Operating Model

20161207_142637 Page - Operating Model - Featured Image

20161209_154906

  • Skill gap / LMI Study:

To facilitate creating a supply side information repository, a detailed labour market survey shall be conducted for each mining trade across the country to collect and analyze:

i) labour demographics,
ii) unemployment data,
iii) detailed sector wise current and projected demand,
iv) identify skill gaps, and assess up-skilling and/or re-skilling, new inductee absorption potential. The baseline survey can be conducted soon after SCMS commences operations with planned updates every two years.

 

• Skill development plan:

i) One of the key deliverables at the onset of SCMS operations would be to finalize a comprehensive sector skill development plan. It is envisaged that this plan would have three execution phases spread over 10 years and be drafted through industry
participation taking inputs from all stakeholders.

ii) The draft plan would first be placed for stakeholder consultation workshop across at least three cities and kept open for comments through posting in SCMS, NSDC, Ministry of Mines and other similar sites.

iii) Comments and views obtained from these sessions and channels would be analyzed and incorporated before being placed before the Council for approval.

 

• NOS development & registration:

i) National Occupational Standards (NOS) describe what an individual needs to do, knowledge and understanding in order to carry out a particular job role or function. SCMS will work with the mining industry, employers, statutory bodies like Director General of Mine Safety, Indian Bureau of Mines and other standards setting organisations for developing skill competency standards and qualifications requirements.

ii) International inputs from Australia, Germany, the UK, USA and other countries would be considered and factored in as deemed appropriate. It is envisaged that each skill area would have multiple competency tiers which after deliberations can get aligned to NVEQF or any other National Standard.

iii) The collection of approved competency standards would be released in lots and be adopted as National Occupational
Standards for mining industry duly approved by Director General of Mine Safety (DGMS). It is proposed that the competency standards that are released be reviewed for updating at least once in every three years.

 

• Assessment & certification framework development:

The Quality Assurance group of SCMS will evaluate the implementation of skill development programs for its adherence to the set standards and provide certification for the same. It will also provide accreditation to various training courses in the industry.

In line with NSDC objectives, the key responsibilities could be summarized as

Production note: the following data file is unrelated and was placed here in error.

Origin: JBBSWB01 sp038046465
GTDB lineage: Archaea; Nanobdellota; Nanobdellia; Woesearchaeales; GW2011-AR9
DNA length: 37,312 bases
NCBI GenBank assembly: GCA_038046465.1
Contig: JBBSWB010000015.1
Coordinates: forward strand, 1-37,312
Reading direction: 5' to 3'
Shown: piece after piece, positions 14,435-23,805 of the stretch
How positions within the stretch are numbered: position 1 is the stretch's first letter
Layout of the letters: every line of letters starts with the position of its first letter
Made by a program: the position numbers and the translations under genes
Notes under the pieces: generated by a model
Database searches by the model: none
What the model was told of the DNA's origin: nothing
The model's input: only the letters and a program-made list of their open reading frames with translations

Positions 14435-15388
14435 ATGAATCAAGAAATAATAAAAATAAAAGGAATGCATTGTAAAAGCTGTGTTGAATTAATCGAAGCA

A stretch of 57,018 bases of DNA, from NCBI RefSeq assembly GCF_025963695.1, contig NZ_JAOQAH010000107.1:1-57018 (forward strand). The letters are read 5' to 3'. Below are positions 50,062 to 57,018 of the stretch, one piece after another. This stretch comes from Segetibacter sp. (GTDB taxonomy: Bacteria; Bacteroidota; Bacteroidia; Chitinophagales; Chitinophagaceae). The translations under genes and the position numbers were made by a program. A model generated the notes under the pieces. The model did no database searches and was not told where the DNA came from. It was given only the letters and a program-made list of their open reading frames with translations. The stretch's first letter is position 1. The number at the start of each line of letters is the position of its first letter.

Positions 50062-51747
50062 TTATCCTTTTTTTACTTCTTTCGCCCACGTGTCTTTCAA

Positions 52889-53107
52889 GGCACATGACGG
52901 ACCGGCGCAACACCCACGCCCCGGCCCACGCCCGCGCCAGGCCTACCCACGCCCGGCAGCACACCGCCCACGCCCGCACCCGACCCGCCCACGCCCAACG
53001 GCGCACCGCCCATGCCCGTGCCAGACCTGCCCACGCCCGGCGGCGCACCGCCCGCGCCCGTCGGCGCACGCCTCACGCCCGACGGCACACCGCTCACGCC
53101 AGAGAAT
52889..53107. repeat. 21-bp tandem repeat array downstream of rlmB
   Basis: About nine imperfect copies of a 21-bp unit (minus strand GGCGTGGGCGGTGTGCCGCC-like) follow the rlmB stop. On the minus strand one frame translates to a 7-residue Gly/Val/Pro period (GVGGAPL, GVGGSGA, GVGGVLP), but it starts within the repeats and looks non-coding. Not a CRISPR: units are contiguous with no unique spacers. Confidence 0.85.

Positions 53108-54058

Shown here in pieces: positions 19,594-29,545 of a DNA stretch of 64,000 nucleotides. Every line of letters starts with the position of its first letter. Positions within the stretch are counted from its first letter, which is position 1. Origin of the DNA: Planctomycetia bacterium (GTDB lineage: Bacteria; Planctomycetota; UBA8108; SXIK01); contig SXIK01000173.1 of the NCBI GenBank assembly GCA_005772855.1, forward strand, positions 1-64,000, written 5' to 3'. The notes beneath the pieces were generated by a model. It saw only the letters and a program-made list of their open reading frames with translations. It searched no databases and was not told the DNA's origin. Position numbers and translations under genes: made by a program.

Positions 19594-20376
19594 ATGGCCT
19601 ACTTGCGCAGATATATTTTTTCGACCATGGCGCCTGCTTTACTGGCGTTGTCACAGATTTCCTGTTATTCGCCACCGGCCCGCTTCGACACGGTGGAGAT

(a) Streamlining certification framework, and
(b) Certification of employees, new inductees and trainers at institutes.

 

• Accreditation framework development

i) The Quality Assurance group of SCMS will evaluate the implementation of skill development programs for its adherence to the set standards and provide certification for the same. It will also provide accreditation to various training courses in the industry.

ii) In line with NSDC objectives, the key responsibilities could be summarized as
(a) streamlining accreditation framework and
(b) accreditation of training organizations.

 

• LMIS development & maintenance:

SCMS shall work with NSDC and stakeholders to set up a LMIS to assist planning and delivery of training. At the onset the processes to collect, authenticate, analyze, maintain and retrieve labour market data in the mining sector shall be set up. The LMIS would include information on socio-economic, educational, employment, policies, training programs and labour market participants.

 

• Training of trainers:

i) The acute shortage of trainers is a compounding challenge to those which already exist. Identifying specialists, experts and
trainers for each skill area and discussing with industry to release them to undertake courses will be a key to successful execution of a skills development program of such magnitude across India.

ii) While the initial effort for identification would be large, a sustained effort to keep the momentum going would be required from SCMS with participation from industry stakeholders. Further, these instructors would also require training for enhancing their skills which would be a focus area for the SCMS. A continuous process of inducting new trainers and nurturing of the identified trainers would be set up by SCMS.

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